Once a patient is diagnosed with gastro-oesophageal reflux disease (GORD), one of the first questions asked is, “What caused this?”
There are a couple of major factors in GORD, one being a damaged lower oesophageal sphincter (LOS) and another is overeating. Overeating can also damage the LOS. GORD is caused by the reflux of stomach contents into the oesophagus, causing troublesome symptoms and complications. It is often referred to as acid reflux. A malfunction the LOS, located at the end of the oesophagus at the point where it joins the stomach.
Under normal circumstances, the LOS functions as a valve allowing food to pass readily into the stomach while not allowing stomach contents to backup or reflux upward into the oesophagus. When the function of the LES is compromised, it loses its valve function and stomach contents can move the wrong direction up into the esophagus. The lining of the oesophagus is sensitive and not meant to withstand exposure stomach to juices, including acid. It is easily irritated causing many symptoms, the most common of which is heartburn.
Heartburn is the most common of GORD symptoms. They can include chronic cough, sore throat, throat clearing, voice fatigue, worsening of preexisting asthma, dental disease and others. Heartburn is described as a burning sensation in the upper abdomen extending up into the chest under the breastbone. There can also be a pressure sensation associated with it. Along with heartburn, the other typical GORD symptoms are regurgitation and swallowing difficulty, termed dysphagia. Dysphagia is one of the symptoms that must be evaluated expeditiously. It usually represents some damage to the oesophagus from long-standing reflux. However, it can also represent something quite serious such as a narrowing of the oesophagus from reflux or even an oesophageal cancer.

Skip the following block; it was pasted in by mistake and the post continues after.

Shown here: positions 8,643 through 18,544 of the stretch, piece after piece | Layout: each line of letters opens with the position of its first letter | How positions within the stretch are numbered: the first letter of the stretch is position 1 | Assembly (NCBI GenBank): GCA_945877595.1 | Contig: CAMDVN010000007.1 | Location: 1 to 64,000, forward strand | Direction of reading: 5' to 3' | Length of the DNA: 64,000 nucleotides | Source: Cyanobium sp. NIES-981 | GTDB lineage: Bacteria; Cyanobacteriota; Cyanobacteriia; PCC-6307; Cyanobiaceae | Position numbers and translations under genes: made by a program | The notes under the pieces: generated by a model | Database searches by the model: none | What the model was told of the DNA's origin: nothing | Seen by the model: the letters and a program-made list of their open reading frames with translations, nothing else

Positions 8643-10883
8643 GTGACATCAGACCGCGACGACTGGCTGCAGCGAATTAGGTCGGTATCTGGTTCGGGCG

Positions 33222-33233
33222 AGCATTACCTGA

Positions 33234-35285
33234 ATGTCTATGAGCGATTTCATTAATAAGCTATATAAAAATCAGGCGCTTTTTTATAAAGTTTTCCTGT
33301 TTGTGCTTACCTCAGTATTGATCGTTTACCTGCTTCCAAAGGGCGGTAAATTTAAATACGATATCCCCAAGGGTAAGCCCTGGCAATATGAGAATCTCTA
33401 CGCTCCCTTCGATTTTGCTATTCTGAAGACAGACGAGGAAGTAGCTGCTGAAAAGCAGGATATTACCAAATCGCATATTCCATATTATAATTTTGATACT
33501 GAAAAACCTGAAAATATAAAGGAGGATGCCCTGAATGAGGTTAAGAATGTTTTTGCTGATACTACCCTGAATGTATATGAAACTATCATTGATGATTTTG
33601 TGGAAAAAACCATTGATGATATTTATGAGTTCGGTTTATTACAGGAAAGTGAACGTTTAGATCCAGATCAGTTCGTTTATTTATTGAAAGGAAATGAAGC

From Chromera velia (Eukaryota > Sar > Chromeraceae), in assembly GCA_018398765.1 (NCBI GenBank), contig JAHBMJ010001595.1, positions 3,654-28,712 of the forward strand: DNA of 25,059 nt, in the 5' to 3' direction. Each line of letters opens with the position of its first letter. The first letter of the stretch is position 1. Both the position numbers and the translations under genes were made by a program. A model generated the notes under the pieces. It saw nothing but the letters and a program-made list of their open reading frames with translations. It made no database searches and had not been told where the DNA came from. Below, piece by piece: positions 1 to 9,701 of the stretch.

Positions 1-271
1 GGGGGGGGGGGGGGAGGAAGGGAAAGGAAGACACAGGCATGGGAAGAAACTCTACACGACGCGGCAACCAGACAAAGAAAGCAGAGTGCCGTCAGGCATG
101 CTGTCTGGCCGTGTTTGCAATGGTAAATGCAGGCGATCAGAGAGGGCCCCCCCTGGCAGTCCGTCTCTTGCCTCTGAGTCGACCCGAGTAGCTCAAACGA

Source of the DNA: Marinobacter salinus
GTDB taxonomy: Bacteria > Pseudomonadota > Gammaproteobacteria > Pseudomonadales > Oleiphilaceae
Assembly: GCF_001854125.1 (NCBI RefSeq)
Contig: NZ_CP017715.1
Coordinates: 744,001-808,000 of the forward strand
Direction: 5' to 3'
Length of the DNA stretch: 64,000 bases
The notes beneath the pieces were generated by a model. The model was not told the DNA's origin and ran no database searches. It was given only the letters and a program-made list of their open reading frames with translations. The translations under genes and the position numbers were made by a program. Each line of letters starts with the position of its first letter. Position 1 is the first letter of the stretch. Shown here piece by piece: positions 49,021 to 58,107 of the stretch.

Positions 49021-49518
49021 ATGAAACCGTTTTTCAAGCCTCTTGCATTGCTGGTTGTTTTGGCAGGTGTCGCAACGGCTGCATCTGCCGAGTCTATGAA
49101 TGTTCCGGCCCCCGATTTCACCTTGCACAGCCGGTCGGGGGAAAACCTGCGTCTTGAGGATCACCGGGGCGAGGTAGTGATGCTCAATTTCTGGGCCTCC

There are a host of medications available, both over the counter and by prescription. These either neutralise or decrease the production of stomach acid. The most common treatment of GORD is taking medications to improve symptoms.
These drugs include antacids, H2 blockers and the most powerful acid suppressants, proton pump inhibitors (PPIs). The medications do not address the actual cause of reflux, which is the damaged LOS.
The reflux continues, but it no longer contains acid. This controls symptoms in most people. Another approach to the treatment of GORD is to directly restore the function of the damaged LOS. Restoring LOS function can stop the reflux, eliminate symptoms as well as the need for medications. This can be done through surgical means.
References available on request.